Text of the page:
I am urging you to see how we exist within these frameworks built and structured by colonialism and how we can make sustained and lasting changes of progress by breaking out of the colonial logic indoctrinated in us.
Over the past 5 years, I’ve built 88 Cups of Tea with the mission to have conversations with creative minds like authors and to learn about their journey as humans and artists navigating the world as storytellers. I’ve been learning so much about the challenges they’ve faced, and the dreams and wishes they’ve held onto their entire childhood. Through these conversations, I see very clearly how artists are the ones who speak to culture and that we need artists to move the needle in shifting culture for the better.
The 88 Cups of Tea community has an unbelievable amount of impact in shaping our future into a world that upholds real justice and true equity for all. In order to finally get to that fair place for all, we must continue amplifying and making space for black voices until they are finally heard and accepted with the same urgency and respect that white voices have been receiving throughout history.
For those of you writing your own experiences as a black person existing in this world, keep writing your stories and do not stop. For those of you who are white and non-black POC, keep writing stories that are truthful to your own experiences and examine ways where you can uplift the black community without taking the mic from them. For all of my storytellers who are book lovers and avid readers, demand for stories that amplify and highlight the different narratives from black authors. Use social media to get word out, write letters and contact publishing houses to put pressure on them to invest in these stories, call your local libraries and local bookshops, find creative ways to show the world that we want and need these voices to impact and shape our culture for the better.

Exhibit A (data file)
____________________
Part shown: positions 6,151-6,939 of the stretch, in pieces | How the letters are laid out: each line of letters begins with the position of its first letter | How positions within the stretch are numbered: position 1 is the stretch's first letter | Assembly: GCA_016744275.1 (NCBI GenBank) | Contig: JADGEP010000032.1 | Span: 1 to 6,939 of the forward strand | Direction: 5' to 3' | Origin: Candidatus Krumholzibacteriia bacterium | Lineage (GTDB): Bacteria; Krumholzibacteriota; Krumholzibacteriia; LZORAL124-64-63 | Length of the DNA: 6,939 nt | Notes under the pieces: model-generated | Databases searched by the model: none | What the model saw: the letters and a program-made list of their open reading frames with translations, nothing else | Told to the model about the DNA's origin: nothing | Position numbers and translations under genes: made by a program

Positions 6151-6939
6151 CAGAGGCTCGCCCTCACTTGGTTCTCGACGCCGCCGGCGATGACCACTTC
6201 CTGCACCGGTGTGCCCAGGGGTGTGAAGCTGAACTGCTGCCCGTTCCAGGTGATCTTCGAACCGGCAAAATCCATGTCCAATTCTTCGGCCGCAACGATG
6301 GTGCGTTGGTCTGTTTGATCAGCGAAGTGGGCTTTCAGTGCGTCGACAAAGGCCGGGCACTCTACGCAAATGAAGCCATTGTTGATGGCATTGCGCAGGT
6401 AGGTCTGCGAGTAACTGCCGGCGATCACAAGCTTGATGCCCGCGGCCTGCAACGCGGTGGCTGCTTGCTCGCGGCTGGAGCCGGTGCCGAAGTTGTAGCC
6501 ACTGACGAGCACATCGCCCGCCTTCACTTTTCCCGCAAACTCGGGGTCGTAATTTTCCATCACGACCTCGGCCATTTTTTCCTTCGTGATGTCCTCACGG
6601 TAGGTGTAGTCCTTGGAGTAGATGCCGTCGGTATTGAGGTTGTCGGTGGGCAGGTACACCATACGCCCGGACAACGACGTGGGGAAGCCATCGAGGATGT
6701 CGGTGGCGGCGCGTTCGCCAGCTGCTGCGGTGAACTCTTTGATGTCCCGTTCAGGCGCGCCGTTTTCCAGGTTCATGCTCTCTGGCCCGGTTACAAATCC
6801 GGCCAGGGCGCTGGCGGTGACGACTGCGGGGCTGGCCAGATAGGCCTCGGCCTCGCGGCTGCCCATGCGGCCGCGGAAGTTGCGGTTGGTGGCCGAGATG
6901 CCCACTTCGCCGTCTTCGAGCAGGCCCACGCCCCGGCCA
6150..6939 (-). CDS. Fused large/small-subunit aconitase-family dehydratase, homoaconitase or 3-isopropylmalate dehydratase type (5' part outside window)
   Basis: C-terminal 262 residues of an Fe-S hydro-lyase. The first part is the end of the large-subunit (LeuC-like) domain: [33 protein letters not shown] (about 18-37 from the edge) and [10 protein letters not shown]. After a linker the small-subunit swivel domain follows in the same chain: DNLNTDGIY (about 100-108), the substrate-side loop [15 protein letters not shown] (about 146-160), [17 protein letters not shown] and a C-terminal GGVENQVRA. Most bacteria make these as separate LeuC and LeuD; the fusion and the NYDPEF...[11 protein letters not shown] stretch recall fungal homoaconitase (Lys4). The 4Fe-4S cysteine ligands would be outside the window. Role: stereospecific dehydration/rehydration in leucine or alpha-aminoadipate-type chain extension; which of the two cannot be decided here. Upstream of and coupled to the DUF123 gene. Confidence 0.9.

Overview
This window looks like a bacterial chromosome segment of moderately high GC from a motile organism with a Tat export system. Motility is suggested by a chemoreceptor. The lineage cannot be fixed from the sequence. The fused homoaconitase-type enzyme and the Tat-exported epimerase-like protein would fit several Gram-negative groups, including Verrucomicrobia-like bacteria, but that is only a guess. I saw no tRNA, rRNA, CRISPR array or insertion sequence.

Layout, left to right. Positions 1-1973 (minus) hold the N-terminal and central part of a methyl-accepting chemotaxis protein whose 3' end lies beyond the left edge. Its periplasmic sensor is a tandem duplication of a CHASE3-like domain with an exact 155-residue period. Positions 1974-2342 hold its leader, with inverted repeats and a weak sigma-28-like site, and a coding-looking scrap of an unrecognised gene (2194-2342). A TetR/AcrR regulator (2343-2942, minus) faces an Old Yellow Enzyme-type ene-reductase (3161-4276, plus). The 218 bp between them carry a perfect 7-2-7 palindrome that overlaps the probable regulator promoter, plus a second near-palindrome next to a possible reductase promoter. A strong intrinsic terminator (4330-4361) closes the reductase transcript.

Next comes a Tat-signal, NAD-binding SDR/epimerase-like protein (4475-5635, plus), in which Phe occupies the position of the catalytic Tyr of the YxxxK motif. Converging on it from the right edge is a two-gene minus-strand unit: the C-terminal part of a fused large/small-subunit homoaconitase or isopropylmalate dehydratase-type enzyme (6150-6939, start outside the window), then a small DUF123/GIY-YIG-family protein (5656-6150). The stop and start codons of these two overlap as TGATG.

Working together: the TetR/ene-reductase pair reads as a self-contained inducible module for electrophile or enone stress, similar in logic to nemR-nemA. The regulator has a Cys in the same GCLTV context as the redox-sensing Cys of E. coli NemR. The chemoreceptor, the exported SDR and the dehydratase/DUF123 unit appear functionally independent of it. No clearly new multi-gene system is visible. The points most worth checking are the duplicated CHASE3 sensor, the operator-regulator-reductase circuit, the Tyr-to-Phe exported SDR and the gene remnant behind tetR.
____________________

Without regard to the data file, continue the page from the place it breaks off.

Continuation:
I know the heart of our community has always been in the right place, and I’m proud to have a community who’ve been willing to do the work and I have full faith are the same kinds of people who are committed to continue doing the work and self-learning. I’m far from perfect and I do not have all the answers, and I commit to continue learning, growing, self-analyzing, and taking action with as much humility as possible.
I’ve been working on a resource page gathering the links to all the podcasts, books, documentaries, and movies I’ve been learning from. Know that this is an ongoing list that I’ll continually update as I come across more information to share with you.
Let’s keep pushing forward,